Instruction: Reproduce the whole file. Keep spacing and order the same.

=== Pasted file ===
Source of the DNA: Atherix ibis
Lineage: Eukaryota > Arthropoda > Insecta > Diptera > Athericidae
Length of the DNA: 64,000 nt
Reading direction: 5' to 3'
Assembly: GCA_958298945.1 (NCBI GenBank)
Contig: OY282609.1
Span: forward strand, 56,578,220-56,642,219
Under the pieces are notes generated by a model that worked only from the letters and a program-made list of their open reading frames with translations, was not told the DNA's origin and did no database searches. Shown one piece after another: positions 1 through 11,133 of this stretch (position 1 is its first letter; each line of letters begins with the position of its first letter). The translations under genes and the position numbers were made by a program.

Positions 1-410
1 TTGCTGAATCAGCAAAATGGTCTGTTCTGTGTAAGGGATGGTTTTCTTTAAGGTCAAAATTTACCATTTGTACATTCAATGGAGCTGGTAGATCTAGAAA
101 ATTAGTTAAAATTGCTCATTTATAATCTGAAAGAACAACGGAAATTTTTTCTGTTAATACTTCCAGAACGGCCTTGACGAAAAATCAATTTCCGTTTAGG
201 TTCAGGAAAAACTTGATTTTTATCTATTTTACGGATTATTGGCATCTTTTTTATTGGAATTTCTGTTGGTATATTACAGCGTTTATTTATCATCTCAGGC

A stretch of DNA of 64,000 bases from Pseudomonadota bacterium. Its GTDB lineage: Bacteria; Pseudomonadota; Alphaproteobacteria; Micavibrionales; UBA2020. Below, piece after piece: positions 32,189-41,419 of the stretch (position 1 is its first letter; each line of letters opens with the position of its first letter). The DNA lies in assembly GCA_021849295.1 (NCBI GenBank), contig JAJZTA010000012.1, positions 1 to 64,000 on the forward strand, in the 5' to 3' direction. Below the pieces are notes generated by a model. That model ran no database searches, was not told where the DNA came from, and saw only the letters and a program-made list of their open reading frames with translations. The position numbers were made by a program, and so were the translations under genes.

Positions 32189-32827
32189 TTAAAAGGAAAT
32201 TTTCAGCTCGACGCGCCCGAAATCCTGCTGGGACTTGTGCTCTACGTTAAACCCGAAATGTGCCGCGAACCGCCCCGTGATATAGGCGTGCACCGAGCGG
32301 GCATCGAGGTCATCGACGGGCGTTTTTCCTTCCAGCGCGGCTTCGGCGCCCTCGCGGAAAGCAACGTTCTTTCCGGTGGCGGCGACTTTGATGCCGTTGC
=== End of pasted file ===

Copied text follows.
Source of the DNA: Atherix ibis
Lineage: Eukaryota > Arthropoda > Insecta > Diptera > Athericidae
Length of the DNA: 64,000 nt
Reading direction: 5' to 3'
Assembly: GCA_958298945.1 (NCBI GenBank)
Contig: OY282609.1
Span: forward strand, 56,578,220-56,642,219
Under the pieces are notes generated by a model that worked only from the letters and a program-made list of their open reading frames with translations, was not told the DNA's origin and did no database searches. Shown one piece after another: positions 1 through 11,133 of this stretch (position 1 is its first letter; each line of letters begins with the position of its first letter). The translations under genes and the position numbers were made by a program.

Positions 1-410
1 TTGCTGAATCAGCAAAATGGTCTGTTCTGTGTAAGGGATGGTTTTCTTTAAGGTCAAAATTTACCATTTGTACATTCAATGGAGCTGGTAGATCTAGAAA
101 ATTAGTTAAAATTGCTCATTTATAATCTGAAAGAACAACGGAAATTTTTTCTGTTAATACTTCCAGAACGGCCTTGACGAAAAATCAATTTCCGTTTAGG
201 TTCAGGAAAAACTTGATTTTTATCTATTTTACGGATTATTGGCATCTTTTTTATTGGAATTTCTGTTGGTATATTACAGCGTTTATTTATCATCTCAGGC

A stretch of DNA of 64,000 bases from Pseudomonadota bacterium. Its GTDB lineage: Bacteria; Pseudomonadota; Alphaproteobacteria; Micavibrionales; UBA2020. Below, piece after piece: positions 32,189-41,419 of the stretch (position 1 is its first letter; each line of letters opens with the position of its first letter). The DNA lies in assembly GCA_021849295.1 (NCBI GenBank), contig JAJZTA010000012.1, positions 1 to 64,000 on the forward strand, in the 5' to 3' direction. Below the pieces are notes generated by a model. That model ran no database searches, was not told where the DNA came from, and saw only the letters and a program-made list of their open reading frames with translations. The position numbers were made by a program, and so were the translations under genes.

Positions 32189-32827
32189 TTAAAAGGAAAT
32201 TTTCAGCTCGACGCGCCCGAAATCCTGCTGGGACTTGTGCTCTACGTTAAACCCGAAATGTGCCGCGAACCGCCCCGTGATATAGGCGTGCACCGAGCGG
32301 GCATCGAGGTCATCGACGGGCGTTTTTCCTTCCAGCGCGGCTTCGGCGCCCTCGCGGAAAGCAACGTTCTTTCCGGTGGCGGCGACTTTGATGCCGTTGC